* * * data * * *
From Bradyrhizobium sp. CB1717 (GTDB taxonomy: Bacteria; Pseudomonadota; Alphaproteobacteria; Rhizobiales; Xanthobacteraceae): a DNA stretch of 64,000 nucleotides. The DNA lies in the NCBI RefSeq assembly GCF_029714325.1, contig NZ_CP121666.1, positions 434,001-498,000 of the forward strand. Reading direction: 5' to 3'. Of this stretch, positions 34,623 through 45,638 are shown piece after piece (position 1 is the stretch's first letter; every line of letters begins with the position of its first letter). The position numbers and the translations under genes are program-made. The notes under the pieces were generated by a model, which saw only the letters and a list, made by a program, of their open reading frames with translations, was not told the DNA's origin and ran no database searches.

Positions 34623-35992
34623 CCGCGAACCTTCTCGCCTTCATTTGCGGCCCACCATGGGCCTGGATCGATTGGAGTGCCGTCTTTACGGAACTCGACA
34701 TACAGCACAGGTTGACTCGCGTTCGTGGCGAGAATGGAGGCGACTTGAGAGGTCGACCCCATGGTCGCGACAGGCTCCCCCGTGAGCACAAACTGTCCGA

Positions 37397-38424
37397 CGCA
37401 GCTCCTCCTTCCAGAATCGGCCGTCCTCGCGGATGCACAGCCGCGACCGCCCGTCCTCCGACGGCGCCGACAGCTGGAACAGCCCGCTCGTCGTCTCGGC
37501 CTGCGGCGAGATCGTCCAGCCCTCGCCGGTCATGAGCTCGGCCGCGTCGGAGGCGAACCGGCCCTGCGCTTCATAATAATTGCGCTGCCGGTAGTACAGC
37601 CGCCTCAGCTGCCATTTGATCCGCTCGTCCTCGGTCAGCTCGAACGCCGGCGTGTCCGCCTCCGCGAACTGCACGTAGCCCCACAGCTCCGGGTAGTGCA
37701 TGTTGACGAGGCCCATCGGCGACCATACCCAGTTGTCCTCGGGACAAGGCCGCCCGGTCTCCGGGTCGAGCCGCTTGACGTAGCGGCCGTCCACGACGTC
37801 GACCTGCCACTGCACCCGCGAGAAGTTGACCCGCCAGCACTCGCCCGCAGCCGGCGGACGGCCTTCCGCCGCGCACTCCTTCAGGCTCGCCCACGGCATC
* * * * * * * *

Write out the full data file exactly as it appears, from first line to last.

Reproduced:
From Bradyrhizobium sp. CB1717 (GTDB taxonomy: Bacteria; Pseudomonadota; Alphaproteobacteria; Rhizobiales; Xanthobacteraceae): a DNA stretch of 64,000 nucleotides. The DNA lies in the NCBI RefSeq assembly GCF_029714325.1, contig NZ_CP121666.1, positions 434,001-498,000 of the forward strand. Reading direction: 5' to 3'. Of this stretch, positions 34,623 through 45,638 are shown piece after piece (position 1 is the stretch's first letter; every line of letters begins with the position of its first letter). The position numbers and the translations under genes are program-made. The notes under the pieces were generated by a model, which saw only the letters and a list, made by a program, of their open reading frames with translations, was not told the DNA's origin and ran no database searches.

Positions 34623-35992
34623 CCGCGAACCTTCTCGCCTTCATTTGCGGCCCACCATGGGCCTGGATCGATTGGAGTGCCGTCTTTACGGAACTCGACA
34701 TACAGCACAGGTTGACTCGCGTTCGTGGCGAGAATGGAGGCGACTTGAGAGGTCGACCCCATGGTCGCGACAGGCTCCCCCGTGAGCACAAACTGTCCGA

Positions 37397-38424
37397 CGCA
37401 GCTCCTCCTTCCAGAATCGGCCGTCCTCGCGGATGCACAGCCGCGACCGCCCGTCCTCCGACGGCGCCGACAGCTGGAACAGCCCGCTCGTCGTCTCGGC
37501 CTGCGGCGAGATCGTCCAGCCCTCGCCGGTCATGAGCTCGGCCGCGTCGGAGGCGAACCGGCCCTGCGCTTCATAATAATTGCGCTGCCGGTAGTACAGC
37601 CGCCTCAGCTGCCATTTGATCCGCTCGTCCTCGGTCAGCTCGAACGCCGGCGTGTCCGCCTCCGCGAACTGCACGTAGCCCCACAGCTCCGGGTAGTGCA
37701 TGTTGACGAGGCCCATCGGCGACCATACCCAGTTGTCCTCGGGACAAGGCCGCCCGGTCTCCGGGTCGAGCCGCTTGACGTAGCGGCCGTCCACGACGTC
37801 GACCTGCCACTGCACCCGCGAGAAGTTGACCCGCCAGCACTCGCCCGCAGCCGGCGGACGGCCTTCCGCCGCGCACTCCTTCAGGCTCGCCCACGGCATC